My Life in the Royal Marines Band Service - Circa 1947-1968

by Michael G. Hutton

Bill had been teaching at the school since he retired from the Royal Marines in the mid 50s and was the Bandmaster to the school band of about 70 boys. This visit was spent with Bill showing me round the school and explaining what my job would entail - mostly teaching all the Brass and helping him to run the band and look after the Wind, Brass and Percussion in the school orchestra. I didn't see or meet any other members of staff or boys as it was during the holidays so made arrangements to visit again in September to have an interview with the Headmaster and Musical Director.

So after that visit Rhoda and I discussed what we were going to do! I could stay in the Royal Marines for another four years and maybe get a five year extension as a Bandmaster, but there was no possibility of any further promotion - but if I left in 68 to take the CH job I would forfeit any pension that I would be entitled to when I was 40. The head office of CH in London had informed me that they would match my present salary and there would be pension rights in the teaching profession and that my two degrees LRAM & ARCM would be accepted as teaching qualifications along with my experience in the band service.

So it was decided that if I was offered the job on my return visit we would accept and start a new career teaching music in leafy Sussex! My interview was firstly with the Headmaster George Seaman who was absolutely charming and very keen for me to come to the school to help Bill who had come in 1954 as assistant to Alf Stagg also from the RM Band Service. George obviously wanted to keep the RM Bandmaster tradition going at CH suggesting that when Bill retired the Bandmaster job would be mine. He offered me the post of assistant with a week to decide. Next I met Malcolm McKelvey the Director of Music who as head of department was responsible for all music in the school. Malcolm and I got on very well - he thought Bill had done a great job over the years, but it was quite obvious that at times they didn't see eye to eye! He was however very interested in my career and intimated that he would be very happy to have Rhoda, Simon & me with a baby on the way at the school.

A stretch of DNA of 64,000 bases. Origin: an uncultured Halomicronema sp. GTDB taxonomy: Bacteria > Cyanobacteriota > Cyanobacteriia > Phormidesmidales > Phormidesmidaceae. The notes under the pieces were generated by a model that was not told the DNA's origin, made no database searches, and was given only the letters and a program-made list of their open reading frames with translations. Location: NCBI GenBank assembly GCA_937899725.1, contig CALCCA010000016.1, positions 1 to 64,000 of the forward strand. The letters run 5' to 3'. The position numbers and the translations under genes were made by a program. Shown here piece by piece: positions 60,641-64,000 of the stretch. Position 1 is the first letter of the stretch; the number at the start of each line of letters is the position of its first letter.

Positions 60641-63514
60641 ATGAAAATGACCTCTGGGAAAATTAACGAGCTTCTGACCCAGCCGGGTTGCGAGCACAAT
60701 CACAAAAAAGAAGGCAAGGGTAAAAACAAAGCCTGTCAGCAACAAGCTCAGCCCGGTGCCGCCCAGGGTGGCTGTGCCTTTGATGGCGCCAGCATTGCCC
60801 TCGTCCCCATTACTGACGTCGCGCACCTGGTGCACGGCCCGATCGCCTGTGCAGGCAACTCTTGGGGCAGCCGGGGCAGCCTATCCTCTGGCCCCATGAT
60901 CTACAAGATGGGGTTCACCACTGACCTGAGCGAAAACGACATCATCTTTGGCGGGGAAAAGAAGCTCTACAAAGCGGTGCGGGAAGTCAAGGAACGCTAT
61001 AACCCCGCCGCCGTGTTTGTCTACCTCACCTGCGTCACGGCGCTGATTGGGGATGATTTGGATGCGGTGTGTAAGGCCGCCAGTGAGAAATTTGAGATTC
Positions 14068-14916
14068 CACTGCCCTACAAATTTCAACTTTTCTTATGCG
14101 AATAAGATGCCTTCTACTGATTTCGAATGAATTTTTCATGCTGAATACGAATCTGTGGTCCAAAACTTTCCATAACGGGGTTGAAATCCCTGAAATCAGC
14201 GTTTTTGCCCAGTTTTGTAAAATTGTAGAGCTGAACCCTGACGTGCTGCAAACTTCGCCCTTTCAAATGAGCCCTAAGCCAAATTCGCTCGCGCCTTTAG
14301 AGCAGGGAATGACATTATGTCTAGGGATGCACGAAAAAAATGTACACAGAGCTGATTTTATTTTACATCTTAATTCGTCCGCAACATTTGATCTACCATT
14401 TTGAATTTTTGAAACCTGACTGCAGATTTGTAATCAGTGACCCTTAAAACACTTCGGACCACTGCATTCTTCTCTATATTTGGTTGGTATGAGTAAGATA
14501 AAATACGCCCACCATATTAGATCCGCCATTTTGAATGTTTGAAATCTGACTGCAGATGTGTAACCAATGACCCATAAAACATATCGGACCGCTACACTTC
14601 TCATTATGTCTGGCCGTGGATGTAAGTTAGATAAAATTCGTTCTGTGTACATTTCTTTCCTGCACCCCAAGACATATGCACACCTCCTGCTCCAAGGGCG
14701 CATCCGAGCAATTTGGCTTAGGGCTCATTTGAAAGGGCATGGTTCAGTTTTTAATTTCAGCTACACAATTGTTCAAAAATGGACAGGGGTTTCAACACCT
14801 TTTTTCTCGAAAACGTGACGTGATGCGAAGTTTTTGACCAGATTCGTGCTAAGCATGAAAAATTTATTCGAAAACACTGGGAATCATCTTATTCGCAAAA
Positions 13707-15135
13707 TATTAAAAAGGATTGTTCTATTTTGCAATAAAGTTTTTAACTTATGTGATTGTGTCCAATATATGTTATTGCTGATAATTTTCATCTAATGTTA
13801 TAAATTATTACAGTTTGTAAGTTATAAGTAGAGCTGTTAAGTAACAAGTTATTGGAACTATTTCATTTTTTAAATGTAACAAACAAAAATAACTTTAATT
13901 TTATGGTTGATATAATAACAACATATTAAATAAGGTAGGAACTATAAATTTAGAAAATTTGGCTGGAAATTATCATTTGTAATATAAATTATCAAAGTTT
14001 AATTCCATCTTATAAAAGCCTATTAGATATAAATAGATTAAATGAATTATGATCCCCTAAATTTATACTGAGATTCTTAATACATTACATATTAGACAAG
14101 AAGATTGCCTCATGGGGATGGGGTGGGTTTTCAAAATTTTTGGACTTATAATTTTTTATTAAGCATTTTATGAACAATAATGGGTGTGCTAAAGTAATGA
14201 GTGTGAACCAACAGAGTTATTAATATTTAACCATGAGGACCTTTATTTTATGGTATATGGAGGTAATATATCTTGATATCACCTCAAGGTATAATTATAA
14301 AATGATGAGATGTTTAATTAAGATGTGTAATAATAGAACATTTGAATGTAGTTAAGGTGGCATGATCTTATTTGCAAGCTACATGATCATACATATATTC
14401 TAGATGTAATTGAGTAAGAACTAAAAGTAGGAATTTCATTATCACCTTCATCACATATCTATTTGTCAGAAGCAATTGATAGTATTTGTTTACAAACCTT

Back home we decided that the change from the RM to school teaching without having to go to teachers training college, plus the offer of the same salary, pension and free accommodation was too good to refuse, so I wrote to the Headmaster and accepted the post.

Back in Deal I applied for my discharge from the Royal Marines. Rhoda was a couple of months pregnant so we had plenty to organize regarding her health with the baby due the following April and whether to rent out or sell our lovely bungalow in Church Street. Most of my colleagues in the band service thought I was doing the right thing, because at that time in the late 60s many people leaving the services were struggling in the civilian employment market.

The Staff Band in Deal gave me a great send off party in the old concert hall plus a gift of an engraved cigarette box as a parting gift. (Not quite sure what happened to it?) I left the Royal Marines on the 1st November 1968 and we moved to Christ's Hospital during the schools half term. I had had a fantastic time in the Royal Marines Band Service cut short unfortunately, but I did go on to have a wonderful career in music as a teacher, conductor and performer.

Previous | Home |
Richard Valentine -1996 - 2010 © - All rights reserved